A committee of state and federal agencies recommended this week that protection of the grizzly bear in the Yellowstone National Park area be lifted as soon as possible. The recommendation provoked an immediate outraged response from conservation scientists, who find fault with the committee's reasoning and question its motives. "Delisting would leave grizzly bears on permanent life support, and push the bear back to the brink of extinction," says Louisa Willcox, of the Center for Biological Diversity.
There are about 1,500 grizzlies in the lower 48 states, including about 600 in the Yellowstone area, down from, says the U.S. Fish and Wildlife Service, about 50,000 in the early 1800s. The bear was once so common in California that it was chosen to grace the California state flag; the last California grizzly was shot in 1922. The grizzly was put on the endangered species list in 1975, and in Yellowstone, it was reintroduced and protected from hunting.
The government set a recovery goal of 500 Yellowstone bears, and met it in 2007. Immediately, the FWS attempted to remove the bear's endangered species protection, but was defeated by conservationists. The argument in 2007 largely rested on the fact that Yellowstone grizzlies rely on the nuts of the white pine tree for protein (grizzlies have very different diets depending on where they live; Yellowstone bears primarily eat nuts for protein, British Columbia bears eat salmon, Alaskan bears eat moose and elk). Due to climate change, the white pine is disappearing rapidly from Yellowstone, along with its nuts, making it harder for the bears to source adequate protein.
This week, the Interagency Grizzly Bear Committee, made up of several state FWS agencies, as well as several federal agencies, recommended a de-listing based on one study that suggests Yellowstone bears can eat berries (among other substitutes) to make up for the loss of the pine nuts.
But, says the Center for Biological Diversity, that is merely a smokescreen. "The move responds to a major push by Idaho, Montana and Wyoming to take over management of bears and enact sport hunts, much as they have with wolves," said the CBD in a press release. Sport hunting of grizzlies represents a major source of income; in Alaska, where the bears are slightly more common and not as protected, a single grizzly hunt costs $11,000. At the meeting where the recommendation was given, Ken McDonald of the Montana Fish and Wildlife Service said, "The majority of funding for bear management right now has come from hunting license dollars," McDonald said. "Sportsmen have footed the majority of the bill on recovery. There are a few who would like to see a return on that investment."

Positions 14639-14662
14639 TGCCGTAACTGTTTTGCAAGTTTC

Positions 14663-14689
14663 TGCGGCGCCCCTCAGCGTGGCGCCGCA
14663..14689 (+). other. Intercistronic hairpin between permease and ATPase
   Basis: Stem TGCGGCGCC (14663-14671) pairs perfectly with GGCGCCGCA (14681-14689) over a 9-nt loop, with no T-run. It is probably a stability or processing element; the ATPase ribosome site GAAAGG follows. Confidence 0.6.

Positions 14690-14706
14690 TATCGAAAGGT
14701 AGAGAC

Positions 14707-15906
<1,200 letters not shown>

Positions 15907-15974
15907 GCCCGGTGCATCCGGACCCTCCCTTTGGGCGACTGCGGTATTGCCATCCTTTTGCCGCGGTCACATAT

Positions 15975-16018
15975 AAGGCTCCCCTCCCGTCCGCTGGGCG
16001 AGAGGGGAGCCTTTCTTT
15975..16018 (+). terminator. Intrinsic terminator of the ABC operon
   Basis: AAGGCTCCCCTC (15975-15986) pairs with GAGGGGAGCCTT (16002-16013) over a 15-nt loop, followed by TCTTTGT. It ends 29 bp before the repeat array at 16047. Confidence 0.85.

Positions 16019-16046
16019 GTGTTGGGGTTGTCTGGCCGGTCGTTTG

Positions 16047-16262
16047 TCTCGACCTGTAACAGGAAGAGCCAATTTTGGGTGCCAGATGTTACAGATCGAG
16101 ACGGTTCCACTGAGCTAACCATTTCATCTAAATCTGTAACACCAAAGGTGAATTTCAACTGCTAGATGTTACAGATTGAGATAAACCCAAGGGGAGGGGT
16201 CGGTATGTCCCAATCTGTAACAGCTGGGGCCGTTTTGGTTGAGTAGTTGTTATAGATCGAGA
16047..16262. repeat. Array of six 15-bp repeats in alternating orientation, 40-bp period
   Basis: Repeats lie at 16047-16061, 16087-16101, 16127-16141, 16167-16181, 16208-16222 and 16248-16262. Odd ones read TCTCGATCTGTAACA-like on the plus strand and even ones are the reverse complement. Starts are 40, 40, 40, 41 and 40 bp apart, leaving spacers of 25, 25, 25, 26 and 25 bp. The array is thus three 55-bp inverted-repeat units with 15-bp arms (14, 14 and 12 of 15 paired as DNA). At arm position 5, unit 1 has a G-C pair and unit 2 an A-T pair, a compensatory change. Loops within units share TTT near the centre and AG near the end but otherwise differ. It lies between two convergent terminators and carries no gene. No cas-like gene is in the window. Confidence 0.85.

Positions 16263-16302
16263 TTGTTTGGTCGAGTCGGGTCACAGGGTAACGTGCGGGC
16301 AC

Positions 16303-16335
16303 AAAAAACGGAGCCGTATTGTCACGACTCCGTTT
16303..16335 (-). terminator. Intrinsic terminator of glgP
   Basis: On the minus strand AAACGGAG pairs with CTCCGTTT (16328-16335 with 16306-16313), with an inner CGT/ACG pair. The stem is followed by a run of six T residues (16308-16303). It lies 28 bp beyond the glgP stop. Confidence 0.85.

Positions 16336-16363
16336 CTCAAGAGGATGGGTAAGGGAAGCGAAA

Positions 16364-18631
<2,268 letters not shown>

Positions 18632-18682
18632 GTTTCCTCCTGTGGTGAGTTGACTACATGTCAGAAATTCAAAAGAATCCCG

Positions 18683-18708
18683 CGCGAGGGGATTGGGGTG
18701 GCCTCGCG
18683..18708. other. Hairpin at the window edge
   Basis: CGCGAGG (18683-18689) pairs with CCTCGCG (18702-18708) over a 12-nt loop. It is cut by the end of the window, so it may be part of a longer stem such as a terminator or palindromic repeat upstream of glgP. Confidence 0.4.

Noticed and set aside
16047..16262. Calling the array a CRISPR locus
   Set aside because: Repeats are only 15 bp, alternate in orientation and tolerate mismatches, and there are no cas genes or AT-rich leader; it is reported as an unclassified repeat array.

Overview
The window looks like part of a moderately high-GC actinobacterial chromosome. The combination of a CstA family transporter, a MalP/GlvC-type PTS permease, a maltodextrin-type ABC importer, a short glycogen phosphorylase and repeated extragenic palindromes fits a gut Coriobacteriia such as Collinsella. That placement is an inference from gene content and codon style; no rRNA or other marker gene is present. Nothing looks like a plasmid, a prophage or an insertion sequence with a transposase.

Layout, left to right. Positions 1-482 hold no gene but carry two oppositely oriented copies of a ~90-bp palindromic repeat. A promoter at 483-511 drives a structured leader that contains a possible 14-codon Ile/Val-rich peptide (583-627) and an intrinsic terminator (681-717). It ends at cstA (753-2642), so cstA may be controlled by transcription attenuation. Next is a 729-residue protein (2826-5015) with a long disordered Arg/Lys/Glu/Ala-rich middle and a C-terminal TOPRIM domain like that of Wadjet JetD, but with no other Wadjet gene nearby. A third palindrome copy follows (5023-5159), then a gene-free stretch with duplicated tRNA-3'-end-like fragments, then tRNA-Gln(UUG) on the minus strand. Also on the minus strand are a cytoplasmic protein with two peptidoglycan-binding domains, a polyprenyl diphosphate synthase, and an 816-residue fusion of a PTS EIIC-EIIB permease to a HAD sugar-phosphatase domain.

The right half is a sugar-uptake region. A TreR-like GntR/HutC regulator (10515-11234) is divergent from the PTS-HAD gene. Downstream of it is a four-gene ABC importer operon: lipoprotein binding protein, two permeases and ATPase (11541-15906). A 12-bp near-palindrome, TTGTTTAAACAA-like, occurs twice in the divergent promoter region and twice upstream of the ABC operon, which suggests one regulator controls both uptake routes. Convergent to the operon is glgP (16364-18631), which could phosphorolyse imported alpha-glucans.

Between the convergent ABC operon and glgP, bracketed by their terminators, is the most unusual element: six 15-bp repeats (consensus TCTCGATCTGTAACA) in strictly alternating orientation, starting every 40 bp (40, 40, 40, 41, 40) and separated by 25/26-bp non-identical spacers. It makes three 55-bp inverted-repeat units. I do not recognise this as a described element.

Legalizing hunting now, say some conservationists not employed by the government, would be dangerous to the bear's long-term prospects. "It is vital they make a full recovery so they don't slide back towards extinction," according to Bonnie Rice of the Montana chapter of the Sierra Club, in a statement. "Removing Endangered Species Act protections now could reverse decades of progress and erase the promise of full recovery." The Center for Biological Diversity also points out that allowing hunting would isolate bear communities, making it more difficult for the bear to avoid inbreeding. "The government is cherry-picking the data to get the result it needs to justify delisting," says Willcox.
The recommendation is not a ruling; the federal Fish and Wildlife Service will merely take it into account before making a ruling, possibly as soon as late December. The ruling would go into effect in mid-2014. Conservationists plan to challenge the recommendation vigorously.